Today I made my dad's chickpea dahl. My dad is one of the best cook's I know. ......maybe the best..?? Anyway, he's a pretty excellent cook. We grew up eating his good healthy real made-with intention, thought, care, love meals. My mum was a great cook too, one of the best I know too! They cooked different things, which makes me not have to compare them.
I think childhood memories of food and cooking and being in the kitchen with your parents are some of the strongest memories I have. I think maybe my siblings have similar strong food memories.
I usually don't buy tinned beans, so I have to soak raw chickpeas for hummus making - so I decided to soak and cook a big batch at once. Which led to deciding what to make with the other chickpeas. And of course it being cosy fire-weather and warm nourishing dinners, I decided to make dahl. I decided to ask my dad for his 'recipe' (which is very lose), rather than making my own.
So - here's the recipe. In case you want to make:
Eric's Chickpea Dahl / Channa Masala -
(as with all my recipes, quantities are fairly inaccurate as I'm not so good at measuring...sorry. I think that's the best way to cook - by instinct and to your own taste).
1 cup dried chickpeas
3 cloves local or Australian garlic* diced
a knob of fresh ginger grated
1 onion diced (I use the purple ones because I like the caramel sweetness better than brown onions)
2t cumin powder
2t coriander powder
2t paprika or chillis
2t sea or rock salt (the one in the photo is pink Himalayan rock salt)
5-7 tomatoes diced
Olive oil or cooking oil
The day before you want to eat your dahl you'll need to soak 1 cup dried chickpeas. Just regular water will do (of course we have beautiful rain water, so you should use filtered water if you have town water). Leave them in the saucepan to soak overnight. And then the next morning, rinse them off, top up with water and put on to cook. The longer you soak them, the less cooking time they take - if you can manage two days soaking time that's even better. Bring up to the boil and then leave to simmer for some time - may take 1-3hours. Skim any scum that comes to the surface. You want to turn the heat off before they are fully cooked - a little bit of bite left, don't let them cook until falling apart.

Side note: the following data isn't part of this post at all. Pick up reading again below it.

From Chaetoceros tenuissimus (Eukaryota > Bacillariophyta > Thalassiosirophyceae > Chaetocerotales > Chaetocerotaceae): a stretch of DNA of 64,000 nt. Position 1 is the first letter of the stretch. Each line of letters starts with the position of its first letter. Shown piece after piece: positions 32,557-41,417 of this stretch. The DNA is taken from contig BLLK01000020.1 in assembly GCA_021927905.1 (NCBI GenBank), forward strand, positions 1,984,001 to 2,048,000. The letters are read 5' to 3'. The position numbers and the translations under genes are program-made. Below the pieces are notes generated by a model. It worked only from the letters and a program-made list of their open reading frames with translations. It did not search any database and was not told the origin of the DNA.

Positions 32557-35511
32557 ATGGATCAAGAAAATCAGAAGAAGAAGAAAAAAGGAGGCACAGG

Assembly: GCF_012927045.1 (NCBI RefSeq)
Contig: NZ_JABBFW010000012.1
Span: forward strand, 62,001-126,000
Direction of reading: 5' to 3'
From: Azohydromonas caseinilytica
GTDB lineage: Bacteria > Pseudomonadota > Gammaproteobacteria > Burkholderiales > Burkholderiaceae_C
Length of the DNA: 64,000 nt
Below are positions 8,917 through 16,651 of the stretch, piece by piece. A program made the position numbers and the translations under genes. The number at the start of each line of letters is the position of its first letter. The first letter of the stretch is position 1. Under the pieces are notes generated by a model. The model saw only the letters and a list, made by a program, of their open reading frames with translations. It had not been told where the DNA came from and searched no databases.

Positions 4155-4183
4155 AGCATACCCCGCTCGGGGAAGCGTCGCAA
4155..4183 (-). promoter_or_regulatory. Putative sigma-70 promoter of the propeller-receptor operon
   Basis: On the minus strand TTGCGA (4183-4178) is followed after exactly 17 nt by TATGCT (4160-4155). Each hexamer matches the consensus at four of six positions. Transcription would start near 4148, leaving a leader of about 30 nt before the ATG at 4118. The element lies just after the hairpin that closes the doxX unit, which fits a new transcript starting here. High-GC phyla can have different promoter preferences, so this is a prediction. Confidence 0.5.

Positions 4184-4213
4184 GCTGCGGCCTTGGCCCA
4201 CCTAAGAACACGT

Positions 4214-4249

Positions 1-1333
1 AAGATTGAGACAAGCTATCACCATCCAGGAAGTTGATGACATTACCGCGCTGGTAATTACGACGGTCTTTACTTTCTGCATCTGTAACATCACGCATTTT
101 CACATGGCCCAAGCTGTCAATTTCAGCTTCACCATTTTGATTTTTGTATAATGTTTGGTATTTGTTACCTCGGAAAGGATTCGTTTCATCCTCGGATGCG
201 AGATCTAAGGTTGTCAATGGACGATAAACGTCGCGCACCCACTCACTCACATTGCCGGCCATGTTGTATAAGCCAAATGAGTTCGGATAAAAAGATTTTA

Heat a heavy based fry pan (I have a beautiful cast iron one that my parents gave me when I first left home all that time ago and I use it every single day) and add olive oil. I let the oil heat a teeny bit, then add the onion, garlic, ginger and salt and fry until all nice (don't burn it!), add the tomatoes and spices and fry until the tomatoes start to break down. A good five minutes at least.
Drain the cooked chickpeas, but keep the cooking water. Add the drained chickpeas to the fry pan spicy sauce and fry for a further 10 or 15 minutes. Return it all to the saucepan and add a little of the retained cooking water if need. Put the lid on the saucepan and allow to slowly simmer for at least 3 or so hours. Stir occasionally and if needed add more of the cooking water, though the tomatoes make it nice and saucy on their own. Taste the chickpeas and see if they're well cooked and have soaked up the flavours. It can slowly simmer for more than 3 hours if you have the time.
Add freshly torn coriander right at the end, just before serving.
Serve with basmatic rice.
You can also add potatoes and kale during the cooking process if you want to make it a more vegetable meal. Though we like it plain like this and serve it with pan-crispy spiced potatoes which are super yum!
Enjoy. And think of the memories you can start making for your own children to have.
Beautiful spotty bowl from Elke Lucas.
*do not ever, please please, use imported from China garlic. Local garlic grown in your country is much tastier and better for you. Garlic that has been imported from China has been irradiated. If local garlic is not in season we simply do without, and use shallots instead.